Corn rose the most in more than a month after the government reported that farmers left a large amount of land unplanted, which could lead to lower supplies.
The government’s crop acreage data released Thursday showed that 3.4 million acres of land intended for corn were left unplanted. That was more than traders had expected and reduced the outlook for this year’s crop, said Mike Zuzulo, president of Global Commodities Analytics and Consulting.
The price of corn also got a lift after the government reported good export demand. Forecasts for dry weather in the growing region helped the price as well.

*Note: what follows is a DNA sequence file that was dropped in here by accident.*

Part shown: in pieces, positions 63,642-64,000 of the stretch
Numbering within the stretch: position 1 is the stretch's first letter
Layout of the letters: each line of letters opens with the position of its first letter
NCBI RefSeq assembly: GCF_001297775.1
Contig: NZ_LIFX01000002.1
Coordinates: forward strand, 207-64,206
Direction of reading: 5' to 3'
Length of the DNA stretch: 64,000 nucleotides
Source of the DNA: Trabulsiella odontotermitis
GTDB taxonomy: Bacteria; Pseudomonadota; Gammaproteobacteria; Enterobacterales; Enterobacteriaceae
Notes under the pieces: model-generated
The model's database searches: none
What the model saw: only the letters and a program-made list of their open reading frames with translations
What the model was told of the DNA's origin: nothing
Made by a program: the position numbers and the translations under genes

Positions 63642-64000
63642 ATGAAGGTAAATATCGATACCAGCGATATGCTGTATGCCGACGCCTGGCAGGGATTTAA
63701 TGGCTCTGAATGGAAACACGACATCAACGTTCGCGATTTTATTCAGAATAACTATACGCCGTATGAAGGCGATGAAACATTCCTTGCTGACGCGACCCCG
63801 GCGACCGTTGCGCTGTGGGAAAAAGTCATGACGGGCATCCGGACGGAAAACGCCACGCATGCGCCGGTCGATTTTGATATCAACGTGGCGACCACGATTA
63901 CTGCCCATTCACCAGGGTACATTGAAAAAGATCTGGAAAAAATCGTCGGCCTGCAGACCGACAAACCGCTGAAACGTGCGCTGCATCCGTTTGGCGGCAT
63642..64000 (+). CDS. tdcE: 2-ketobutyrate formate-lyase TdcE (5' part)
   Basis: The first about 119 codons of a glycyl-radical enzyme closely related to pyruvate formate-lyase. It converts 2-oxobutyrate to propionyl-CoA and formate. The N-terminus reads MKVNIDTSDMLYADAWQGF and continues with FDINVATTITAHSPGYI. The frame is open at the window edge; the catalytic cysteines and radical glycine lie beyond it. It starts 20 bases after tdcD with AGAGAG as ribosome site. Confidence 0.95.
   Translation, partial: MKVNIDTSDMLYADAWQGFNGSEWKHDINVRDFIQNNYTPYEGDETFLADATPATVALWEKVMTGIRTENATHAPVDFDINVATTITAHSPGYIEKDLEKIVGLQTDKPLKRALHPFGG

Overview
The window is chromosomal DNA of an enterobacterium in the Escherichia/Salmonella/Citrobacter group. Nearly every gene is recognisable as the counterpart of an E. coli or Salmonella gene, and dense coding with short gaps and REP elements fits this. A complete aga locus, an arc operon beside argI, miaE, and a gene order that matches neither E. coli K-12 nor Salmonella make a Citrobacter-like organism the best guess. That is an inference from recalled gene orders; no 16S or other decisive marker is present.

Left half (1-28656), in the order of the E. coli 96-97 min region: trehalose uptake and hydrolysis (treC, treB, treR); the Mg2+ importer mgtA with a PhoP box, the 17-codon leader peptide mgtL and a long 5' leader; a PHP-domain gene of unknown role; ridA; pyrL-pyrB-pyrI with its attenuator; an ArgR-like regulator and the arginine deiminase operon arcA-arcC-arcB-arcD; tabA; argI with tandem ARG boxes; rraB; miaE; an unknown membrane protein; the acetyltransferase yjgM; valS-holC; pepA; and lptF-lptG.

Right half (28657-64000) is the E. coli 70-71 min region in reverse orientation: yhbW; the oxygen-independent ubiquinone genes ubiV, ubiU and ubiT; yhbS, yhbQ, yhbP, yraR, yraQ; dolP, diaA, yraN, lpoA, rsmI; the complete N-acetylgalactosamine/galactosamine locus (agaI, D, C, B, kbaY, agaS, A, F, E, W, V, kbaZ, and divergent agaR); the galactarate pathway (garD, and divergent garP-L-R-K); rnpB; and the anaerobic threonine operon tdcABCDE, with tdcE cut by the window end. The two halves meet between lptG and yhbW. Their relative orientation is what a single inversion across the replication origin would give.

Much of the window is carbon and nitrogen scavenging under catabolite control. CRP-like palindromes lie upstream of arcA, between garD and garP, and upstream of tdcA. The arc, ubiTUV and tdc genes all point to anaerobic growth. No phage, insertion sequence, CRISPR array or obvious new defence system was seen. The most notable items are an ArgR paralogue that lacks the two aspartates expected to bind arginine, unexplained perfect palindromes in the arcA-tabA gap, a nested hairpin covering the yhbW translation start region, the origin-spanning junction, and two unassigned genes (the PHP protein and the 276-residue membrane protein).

Corn prices, which have been falling all summer on expectations of a record harvest, dropped to a three-year low this week. Traders are focusing on weather forecasts.
“Weather news is a lot more important now, because it could further cut the supply in corn,” said Zuzolo.
Corn for December delivery rose 17 cents, or 3.7 percent, to $4.72 a bushel, its biggest increase since July 9.
Wheat and soybeans also rose.
December wheat climbed 6.75 cents, or 1.1 percent, to $6.50 a bushel. Soybeans for delivery in November gained 26.5 cents, or 2.1 percent, to $12.66 a bushel.
Precious metals continued their recent recovery.
Gold for December delivery rose $27.50, or 1.2 percent, to $1,360.90 an ounce. Silver for the same month climbed $1.15 an ounce, or 5.3 percent, to $22.94 an ounce.
Palladium for September rose $16.50, or 2.2 percent, to $756.85 an ounce. Platinum for October rose $27.10, or 1.8 percent, to $1,532.30 an ounce.
September copper dropped a fraction of a cent to $3.34 a pound.